Review: “Hunt for the Wilderpeople”





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Posted September 16, 2016 by

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Taika Waititi is the most exciting voice, in comedy, today. From “Flight of the Concords” to “What We Do in the Shadows”, his work has supplied both moments of deeply touching emotion and riotous laughter. His knack for blending the profound with the silly has caught the global attention, of audiences and critics alike. That style may have reached an apex, in “Hunt for the Wilderpeople”.

Ricky (Dennison) has had a rough life. He doesn’t know who his father is, his mother gave him up when he was a baby, and he has since bounced around, from one foster home to the next. Considered “A real bad egg”, for acting out in mischievous ways, he is given one last chance before being shipped off to juvie. He is taken deep into the New Zealand bush, to live with the kindhearted Bella (Wiata) and her cold grump of a husband Hec (Neill).

Bella warmly welcomes Ricky, into his new home, and immediately treats him as her own. At first, put off by her affection, Ricky attempts to run away. Soon after that failure, though, he begins to enjoy having a tender mother figure. It seems like Ricky has finally found a happy home, when tragedy strikes, and he runs away again. He makes it much deeper into the woods, this time, but is soon found by Hec, who is an experienced hunter and tracker.

wilderpeople-2A huge misunderstanding causes the government to believe that Hec has kidnapped the boy, and taken him into the woods to hide. When a manhunt ensues, Hec and Ricky decide that neither of them wants to “Go back”, and will instead live in the bush as long as they can hold out. The odd couple duo evade both predators of the forest and the authorities, while at the same time creating a bond that helps each deal with the pain they are running from.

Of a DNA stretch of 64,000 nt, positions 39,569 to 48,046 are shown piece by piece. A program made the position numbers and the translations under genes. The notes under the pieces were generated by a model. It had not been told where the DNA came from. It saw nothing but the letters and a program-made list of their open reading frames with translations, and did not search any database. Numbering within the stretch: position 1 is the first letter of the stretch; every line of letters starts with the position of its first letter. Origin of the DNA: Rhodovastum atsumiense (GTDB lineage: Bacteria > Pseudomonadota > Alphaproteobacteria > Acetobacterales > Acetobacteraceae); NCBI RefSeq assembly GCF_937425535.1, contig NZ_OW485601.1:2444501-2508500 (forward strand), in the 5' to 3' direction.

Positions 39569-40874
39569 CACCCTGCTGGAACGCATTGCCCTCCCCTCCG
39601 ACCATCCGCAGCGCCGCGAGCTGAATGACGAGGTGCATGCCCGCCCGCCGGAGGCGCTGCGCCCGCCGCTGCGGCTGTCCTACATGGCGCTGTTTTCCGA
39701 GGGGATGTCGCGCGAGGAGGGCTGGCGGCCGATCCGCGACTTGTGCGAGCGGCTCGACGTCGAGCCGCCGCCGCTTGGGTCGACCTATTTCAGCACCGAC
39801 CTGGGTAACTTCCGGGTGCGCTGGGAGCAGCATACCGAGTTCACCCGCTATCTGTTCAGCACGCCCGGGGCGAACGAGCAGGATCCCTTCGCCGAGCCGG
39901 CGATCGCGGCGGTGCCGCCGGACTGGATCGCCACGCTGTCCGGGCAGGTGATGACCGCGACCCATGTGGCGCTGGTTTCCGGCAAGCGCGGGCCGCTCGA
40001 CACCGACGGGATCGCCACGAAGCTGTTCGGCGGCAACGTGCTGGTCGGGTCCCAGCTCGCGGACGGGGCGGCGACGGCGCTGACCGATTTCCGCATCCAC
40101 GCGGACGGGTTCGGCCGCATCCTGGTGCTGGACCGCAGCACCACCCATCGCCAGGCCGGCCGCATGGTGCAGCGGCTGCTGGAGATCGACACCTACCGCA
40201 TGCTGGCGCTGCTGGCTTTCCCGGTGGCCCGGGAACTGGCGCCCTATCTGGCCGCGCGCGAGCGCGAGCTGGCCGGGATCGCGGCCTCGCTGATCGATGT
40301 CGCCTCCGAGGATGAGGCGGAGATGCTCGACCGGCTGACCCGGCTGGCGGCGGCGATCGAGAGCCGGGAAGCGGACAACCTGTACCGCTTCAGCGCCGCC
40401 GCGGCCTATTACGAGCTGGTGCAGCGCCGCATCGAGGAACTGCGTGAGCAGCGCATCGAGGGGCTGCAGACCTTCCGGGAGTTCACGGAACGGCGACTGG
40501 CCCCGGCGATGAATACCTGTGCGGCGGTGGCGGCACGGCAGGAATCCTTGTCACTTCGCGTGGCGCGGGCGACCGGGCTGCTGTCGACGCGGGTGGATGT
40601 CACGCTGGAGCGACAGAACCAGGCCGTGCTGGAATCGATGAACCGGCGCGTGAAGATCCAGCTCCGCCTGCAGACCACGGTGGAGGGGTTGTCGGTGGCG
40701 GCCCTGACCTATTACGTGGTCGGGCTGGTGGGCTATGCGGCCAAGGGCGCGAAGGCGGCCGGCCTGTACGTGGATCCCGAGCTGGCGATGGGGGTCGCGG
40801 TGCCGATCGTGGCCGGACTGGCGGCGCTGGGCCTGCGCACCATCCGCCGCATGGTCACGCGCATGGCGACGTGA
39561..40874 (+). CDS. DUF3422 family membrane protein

“Wilderpeople” is funny throughout, with the help of Waititi’s charmingly oddball humor. The thing that makes it such a good movie, though, is it’s more heartfelt moments. The relationship, between Hec and Ricky, is one we have seen in film before. The hardened, grizzly, old man and the naive youngster, growing to enjoy sharing space and personal stories, with one another. Waititi paces things so well, and injects just the right amount of silliness, that this evolution is as seamless as it is sweet.

Neill gives one of his best performances of his illustrious career, and Rhys Darby pops in, to give his usual hilarious character performance. Julian Dennison is also excellent as Ricky. He strongly carries the emotion of his demanding role and matches Neill’s brilliance, in every scene they share. “Hunt for the Wilderpeople” is Taika Waititi giving the film world something it needs more of: a charming story with heart and humor. It will be interesting to see how he brings his unique, likeable style to the “Thor” franchise, later this year.




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